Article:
Georgia's Cox top USDA scientist

Based at the USDA-ARS Poultry Microbiological Safety Research Unit in Athens, Cox is being honored for poultry research accomplishments including development of technology to reduce foodborne pathogens in broiler chickens. His research findings are documented in more than 600 scientific publications, including more than 230 in the past seven years alone.

Many of Cox's accomplishments have contributed significantly to increasing the microbiological safety of poultry.

"During his 32-year career with ARS, Dr. Cox's innovative research has helped to improve the safety of poultry that has benefited both consumers and the poultry industry," Veneman said.

Cox and his colleagues have developed several broiler carcass sampling techniques and Salmonella/Listeria detection methods now used in regulatory and research laboratories of USDA's Food Safety and Inspection Service.

Cox and other ARS scientists were recognized at an awards ceremony today in New Orleans. The scientists received plaques, cash awards and additional research funding.

George F. Fanta, Hyun S. Lillehoj and Ross M. Welch were honored as the ARS Outstanding Senior Scientists of 2003. Fanta is a research chemist at the National Center for Agricultural Utilization Research in Peoria, Ill. Lillehoj is a molecular biologist in the Animal Parasitic Diseases Laboratory in Beltsville, Md. Welch is a plant physiologist at the U.S. Plant, Soil and Nutrition Laboratory in Ithaca, N.Y.

Fanta is being recognized not only for his chemical discoveries, but for his ability to successfully transfer new research technology from the laboratory to the marketplace.

Lillehoj is being cited for her outstanding contributions to poultry science and biotechnology, her major impact on the poultry industry in the area of disease control and her international activities in providing leadership to young scientists.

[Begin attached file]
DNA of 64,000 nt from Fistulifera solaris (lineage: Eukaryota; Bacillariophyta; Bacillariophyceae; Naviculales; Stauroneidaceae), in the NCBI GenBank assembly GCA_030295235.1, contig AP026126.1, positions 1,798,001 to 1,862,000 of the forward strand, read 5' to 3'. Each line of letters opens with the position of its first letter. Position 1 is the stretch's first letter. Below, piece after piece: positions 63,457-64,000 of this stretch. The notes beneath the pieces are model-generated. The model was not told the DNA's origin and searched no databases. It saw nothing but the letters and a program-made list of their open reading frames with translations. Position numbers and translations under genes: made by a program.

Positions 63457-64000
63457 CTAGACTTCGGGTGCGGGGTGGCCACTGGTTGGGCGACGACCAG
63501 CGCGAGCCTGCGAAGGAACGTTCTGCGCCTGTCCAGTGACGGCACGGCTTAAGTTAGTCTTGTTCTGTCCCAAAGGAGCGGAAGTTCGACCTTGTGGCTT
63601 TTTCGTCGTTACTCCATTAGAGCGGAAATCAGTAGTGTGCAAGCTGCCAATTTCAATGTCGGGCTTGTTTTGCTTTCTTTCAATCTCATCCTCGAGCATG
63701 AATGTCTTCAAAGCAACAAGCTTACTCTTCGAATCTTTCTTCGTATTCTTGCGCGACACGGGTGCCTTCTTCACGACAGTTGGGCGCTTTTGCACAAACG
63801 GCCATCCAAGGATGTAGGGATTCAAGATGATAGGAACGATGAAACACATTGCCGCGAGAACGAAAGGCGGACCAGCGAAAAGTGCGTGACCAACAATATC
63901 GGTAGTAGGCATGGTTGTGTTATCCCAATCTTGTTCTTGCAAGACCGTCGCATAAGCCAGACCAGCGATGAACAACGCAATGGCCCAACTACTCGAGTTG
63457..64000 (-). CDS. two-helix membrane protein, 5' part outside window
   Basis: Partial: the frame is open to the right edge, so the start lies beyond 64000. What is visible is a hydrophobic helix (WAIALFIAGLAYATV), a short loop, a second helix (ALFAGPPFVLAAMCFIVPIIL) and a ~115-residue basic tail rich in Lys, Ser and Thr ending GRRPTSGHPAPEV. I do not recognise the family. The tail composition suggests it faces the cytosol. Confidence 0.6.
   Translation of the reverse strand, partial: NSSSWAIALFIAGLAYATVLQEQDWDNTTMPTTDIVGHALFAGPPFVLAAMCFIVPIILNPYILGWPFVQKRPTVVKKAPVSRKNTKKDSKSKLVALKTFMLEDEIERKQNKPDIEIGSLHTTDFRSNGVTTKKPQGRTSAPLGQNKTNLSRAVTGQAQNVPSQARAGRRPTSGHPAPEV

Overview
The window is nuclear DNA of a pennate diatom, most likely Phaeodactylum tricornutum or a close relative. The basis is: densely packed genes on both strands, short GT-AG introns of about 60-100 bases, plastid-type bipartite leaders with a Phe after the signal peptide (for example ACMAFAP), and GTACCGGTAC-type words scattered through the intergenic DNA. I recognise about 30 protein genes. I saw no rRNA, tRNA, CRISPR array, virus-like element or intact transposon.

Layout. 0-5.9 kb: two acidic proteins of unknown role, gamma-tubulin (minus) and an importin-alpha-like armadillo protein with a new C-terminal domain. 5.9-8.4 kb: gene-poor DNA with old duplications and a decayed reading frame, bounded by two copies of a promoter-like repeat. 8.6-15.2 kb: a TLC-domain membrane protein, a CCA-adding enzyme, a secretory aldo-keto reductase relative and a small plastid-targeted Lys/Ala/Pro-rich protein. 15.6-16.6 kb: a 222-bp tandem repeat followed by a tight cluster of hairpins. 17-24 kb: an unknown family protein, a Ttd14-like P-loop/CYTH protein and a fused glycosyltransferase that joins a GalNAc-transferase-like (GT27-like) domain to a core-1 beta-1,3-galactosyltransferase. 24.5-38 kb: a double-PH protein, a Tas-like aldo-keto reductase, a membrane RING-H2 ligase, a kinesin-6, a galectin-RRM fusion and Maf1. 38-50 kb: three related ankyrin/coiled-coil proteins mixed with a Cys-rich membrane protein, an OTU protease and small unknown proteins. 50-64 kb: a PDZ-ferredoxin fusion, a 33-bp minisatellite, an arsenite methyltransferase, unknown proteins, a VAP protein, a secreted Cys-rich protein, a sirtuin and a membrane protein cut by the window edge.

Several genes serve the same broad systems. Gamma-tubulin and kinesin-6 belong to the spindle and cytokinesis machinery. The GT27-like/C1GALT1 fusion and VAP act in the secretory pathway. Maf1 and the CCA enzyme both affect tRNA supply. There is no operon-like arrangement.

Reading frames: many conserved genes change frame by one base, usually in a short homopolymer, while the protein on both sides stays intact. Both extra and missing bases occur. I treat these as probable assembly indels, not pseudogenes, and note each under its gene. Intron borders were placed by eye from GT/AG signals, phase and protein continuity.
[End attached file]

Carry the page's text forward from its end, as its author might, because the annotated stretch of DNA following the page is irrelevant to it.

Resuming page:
Welch is being honored for his pioneering research and global outreach programs directed at developing sustainable agricultural systems that support adequate human nutrition, healthier foods and better lives for all.

ARS also presents "Early Career Scientist of the Year" awards to outstanding scientists who have been with the agency for seven years or less. The highest of these honors is the Herbert L. Rothbart Outstanding Early Career Research Scientist of the Year.

The Rothbart Award winner for 2003 is Curtis P. Van Tassell, a geneticist at the agency's Bovine Functional Genomics Laboratory in Beltsville, Md. He is being honored for conducting outstanding research to improve national genetic evaluation systems for dairy cattle and to identify genome regions affecting important health and productivity traits of cattle.

The agency also named four Area Senior Research Scientists of 2003. They are:

  • Lajpat R. Ahuja, ARS Great Plains Systems Research Unit in Fort Collins, Colo., for his research and leadership in development of simulations of integrated agricultural systems.
  • Kris M. Havstad, ARS Jornada Experimental Range, Las Cruces, N.M., for research and collaboration that has led to a new understanding of rangeland sustainability.
  • James M. Spiers, ARS Small Fruit Research Station, Poplarville, Miss., for research and transfer of technology leading to establishment of a thriving blueberry industry in the southern United States.
  • David W. Ow, ARS Plant Gene Expression Center, Albany, Calif., for pioneering development of new methods for controlled DNA insertion and expression in plants.
Seven other Area Early Career Scientists are being honored by ARS. They are:
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